Read Part 1 HERE

The Light Reaction Company nearly had their first counter-terrorism training course cut short as the military wanted to deploy them immediately down south to Basilan. The mission was to locate and rescue two American missionaries who had been kidnapped by Abu Sayyaf. Martin and Garcia Burnham were taken from a resort they were staying at while celebrating their 18th wedding anniversary. The LRC hit the ground and began their search but suffered from command and control problems. It was an issue endemic among Philippine SOF units that while deployed they fell under the command of local area commanders who usually did not have Special Operations experience or know how to properly employ such units.

The Light Reaction Company also deployed in their search alongside a company of Scout-Rangers and a company of Special Forces, together creating the Counter-Terrorism Task Force. US Special Forces advised and tried to help as best they could. It was just months after the 9/11 attacks shook the world and the War on Terror had a different urgency for Americans than it does today. Rumor has it that some US Special Forces members wore Philippine military uniforms and were on the front lines with their host-nation counterparts. At this time there were also Philippine commanders who were assigned American Special Forces advisors. Those advisors had to go wherever their counter-part did, so if he was on the front then so were they. However, these American soldiers did not engage in firefights against the enemy in as far as SOFREP discovered.

With LRC’s initial deployment, other problems began to emerge. The unit was down in Basilan for over a year looking for hostages. “The LRC has to be a highly specialized unit, you can’t keep them in the field for more than six months. You have to bring them back and re-train them,” Dizon said. Now it was becoming apparent that the unit could not function as a company but needed to become a battalion strength element with three companies. The Philippine Armed Forces were learning the same lessons that the US Army did when it stood up Delta Force. A-Squadron and B-Squadron were initially created, but soon they realized that a C-Squadron was also required.

Since there was only one company at that time, “You could not rotate, the guys were burned out so the recommendation was to have three companies so one would be deployed, one training, and one on alert,” Dizon said. Back at Fort Magsaysay, 1st LRC was now training 2nd LRC, having drawn on men from the Scout-Rangers and Special Forces companies within the counter-terrorism task force that they had back in Basilan. Colonel Dizon’s colorful military career had taken many unexpected turns and having survived a court-martial, he was now a staff officer at Philippine SOCOM at Fort Magsaysay, hoping to take command of a Ranger Battalion. As it turned out, he received orders to the training branch. Meanwhile, his old classmate from PMA received orders to take command of the LRC which was now becoming LRB, a Light Reaction Battalion.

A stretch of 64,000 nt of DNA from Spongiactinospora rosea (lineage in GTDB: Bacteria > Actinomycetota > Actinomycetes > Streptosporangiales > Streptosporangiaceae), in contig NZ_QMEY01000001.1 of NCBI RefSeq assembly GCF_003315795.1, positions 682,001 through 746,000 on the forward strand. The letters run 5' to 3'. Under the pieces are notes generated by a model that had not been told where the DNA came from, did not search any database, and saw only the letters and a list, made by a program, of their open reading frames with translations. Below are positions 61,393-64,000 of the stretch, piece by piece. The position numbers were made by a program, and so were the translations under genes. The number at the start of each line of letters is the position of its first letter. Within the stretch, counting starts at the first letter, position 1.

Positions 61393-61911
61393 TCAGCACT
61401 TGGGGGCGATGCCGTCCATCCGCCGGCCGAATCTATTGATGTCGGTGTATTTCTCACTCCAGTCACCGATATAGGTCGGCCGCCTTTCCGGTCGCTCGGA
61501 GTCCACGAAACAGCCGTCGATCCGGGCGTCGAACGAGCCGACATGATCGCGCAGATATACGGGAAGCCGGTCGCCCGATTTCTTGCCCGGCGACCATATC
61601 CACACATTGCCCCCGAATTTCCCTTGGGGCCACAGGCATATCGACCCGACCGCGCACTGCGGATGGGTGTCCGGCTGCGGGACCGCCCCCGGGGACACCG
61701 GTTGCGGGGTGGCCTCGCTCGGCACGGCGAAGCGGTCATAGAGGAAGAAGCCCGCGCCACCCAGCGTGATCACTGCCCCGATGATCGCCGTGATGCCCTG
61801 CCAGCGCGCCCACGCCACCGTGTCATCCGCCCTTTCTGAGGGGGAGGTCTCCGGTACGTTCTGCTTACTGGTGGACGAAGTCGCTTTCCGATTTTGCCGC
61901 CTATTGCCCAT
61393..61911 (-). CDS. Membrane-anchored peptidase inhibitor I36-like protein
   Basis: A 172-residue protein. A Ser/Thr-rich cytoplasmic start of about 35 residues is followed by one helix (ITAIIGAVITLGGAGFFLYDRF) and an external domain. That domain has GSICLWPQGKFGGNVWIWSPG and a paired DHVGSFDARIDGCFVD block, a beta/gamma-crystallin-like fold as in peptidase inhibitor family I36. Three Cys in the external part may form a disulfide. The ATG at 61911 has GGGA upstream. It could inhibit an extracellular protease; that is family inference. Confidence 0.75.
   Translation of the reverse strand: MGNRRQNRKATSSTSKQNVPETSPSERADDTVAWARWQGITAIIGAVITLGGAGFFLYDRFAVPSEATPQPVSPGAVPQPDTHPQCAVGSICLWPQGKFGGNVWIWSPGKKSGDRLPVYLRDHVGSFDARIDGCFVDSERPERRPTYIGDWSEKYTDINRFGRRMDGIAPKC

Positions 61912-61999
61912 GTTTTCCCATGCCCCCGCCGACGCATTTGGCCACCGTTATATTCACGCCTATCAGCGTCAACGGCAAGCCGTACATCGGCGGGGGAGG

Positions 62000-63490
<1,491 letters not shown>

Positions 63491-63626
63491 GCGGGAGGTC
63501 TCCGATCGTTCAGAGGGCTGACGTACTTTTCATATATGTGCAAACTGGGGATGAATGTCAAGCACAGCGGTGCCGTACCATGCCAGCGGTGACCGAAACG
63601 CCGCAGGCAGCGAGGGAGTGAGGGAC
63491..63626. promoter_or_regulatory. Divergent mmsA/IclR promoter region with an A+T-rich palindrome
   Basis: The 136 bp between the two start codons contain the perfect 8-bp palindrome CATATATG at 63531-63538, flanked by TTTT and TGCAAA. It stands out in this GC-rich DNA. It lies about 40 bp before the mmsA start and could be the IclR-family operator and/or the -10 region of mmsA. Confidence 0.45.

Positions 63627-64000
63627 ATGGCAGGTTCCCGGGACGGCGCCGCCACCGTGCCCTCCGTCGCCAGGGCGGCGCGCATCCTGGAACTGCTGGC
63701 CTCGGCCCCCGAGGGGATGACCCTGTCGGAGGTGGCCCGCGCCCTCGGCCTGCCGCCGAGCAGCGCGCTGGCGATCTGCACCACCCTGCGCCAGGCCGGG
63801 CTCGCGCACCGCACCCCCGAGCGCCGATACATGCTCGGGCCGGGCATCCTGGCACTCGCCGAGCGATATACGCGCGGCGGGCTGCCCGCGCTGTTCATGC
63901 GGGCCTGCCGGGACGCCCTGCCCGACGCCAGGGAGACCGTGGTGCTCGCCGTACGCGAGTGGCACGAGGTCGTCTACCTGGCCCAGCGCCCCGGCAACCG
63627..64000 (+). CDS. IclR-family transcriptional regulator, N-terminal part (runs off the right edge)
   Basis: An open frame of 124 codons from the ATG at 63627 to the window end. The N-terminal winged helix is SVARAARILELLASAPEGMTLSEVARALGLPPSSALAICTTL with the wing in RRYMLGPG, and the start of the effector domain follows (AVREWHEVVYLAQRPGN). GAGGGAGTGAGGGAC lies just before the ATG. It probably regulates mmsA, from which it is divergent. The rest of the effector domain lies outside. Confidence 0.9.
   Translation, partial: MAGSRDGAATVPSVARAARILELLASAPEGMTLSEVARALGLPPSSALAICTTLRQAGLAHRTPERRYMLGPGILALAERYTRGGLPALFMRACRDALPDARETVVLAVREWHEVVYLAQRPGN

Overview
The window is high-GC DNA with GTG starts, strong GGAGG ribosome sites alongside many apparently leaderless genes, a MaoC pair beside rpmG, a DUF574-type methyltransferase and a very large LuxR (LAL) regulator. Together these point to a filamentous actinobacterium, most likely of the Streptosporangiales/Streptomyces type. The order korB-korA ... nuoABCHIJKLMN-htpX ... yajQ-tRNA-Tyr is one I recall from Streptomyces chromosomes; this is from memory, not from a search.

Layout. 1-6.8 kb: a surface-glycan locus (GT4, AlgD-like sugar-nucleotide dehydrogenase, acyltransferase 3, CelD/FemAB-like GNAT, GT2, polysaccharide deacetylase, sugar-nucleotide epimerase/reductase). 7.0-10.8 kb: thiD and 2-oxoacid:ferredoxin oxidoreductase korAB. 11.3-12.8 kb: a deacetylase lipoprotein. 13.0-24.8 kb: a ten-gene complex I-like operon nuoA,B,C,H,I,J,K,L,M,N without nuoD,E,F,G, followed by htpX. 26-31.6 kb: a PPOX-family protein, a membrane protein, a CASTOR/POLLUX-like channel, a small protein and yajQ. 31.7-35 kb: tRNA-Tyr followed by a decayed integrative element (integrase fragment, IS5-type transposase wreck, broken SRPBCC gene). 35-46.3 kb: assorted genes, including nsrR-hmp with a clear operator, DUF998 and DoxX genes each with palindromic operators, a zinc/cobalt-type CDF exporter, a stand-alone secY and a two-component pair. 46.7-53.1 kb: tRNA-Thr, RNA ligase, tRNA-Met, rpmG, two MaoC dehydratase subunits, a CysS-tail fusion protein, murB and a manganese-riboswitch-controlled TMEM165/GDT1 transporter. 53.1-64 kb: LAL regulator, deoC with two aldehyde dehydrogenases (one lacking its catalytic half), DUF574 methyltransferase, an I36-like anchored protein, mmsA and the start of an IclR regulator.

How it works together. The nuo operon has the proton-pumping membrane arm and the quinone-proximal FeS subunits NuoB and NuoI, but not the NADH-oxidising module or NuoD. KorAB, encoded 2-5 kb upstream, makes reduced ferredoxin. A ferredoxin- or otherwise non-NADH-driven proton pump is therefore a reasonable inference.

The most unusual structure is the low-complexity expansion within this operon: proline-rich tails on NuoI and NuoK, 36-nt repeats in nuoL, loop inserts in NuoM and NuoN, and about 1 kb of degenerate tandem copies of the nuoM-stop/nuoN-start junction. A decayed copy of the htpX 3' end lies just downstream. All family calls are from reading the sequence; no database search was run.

Military Free Fall training with US Special Forces.

“We are now looking at training soldiers in a urban settings so in a way it was something I was familiar with. The Army at the same time was coming up with a CT task force. We talk a lot, you basically know what is happening, something is happening. What is this new unit?” Dizon said in an interview. His Special Forces friend knew nothing about counter-terrorism but knew how to run the school-house. Dizon had CT experience from his time at the SAF and had worked with the LRC when he was part of the anti-kidnapping task force. The two officers convinced their superior to allow them to swap orders with one another. Dizon was now the first commander of the LRB.

Reporting for duty in 2004, Dizon went to the LRB compound and asked where battalion headquarters was.

“Battalion headquarters?” a Sergeant asked in confusion.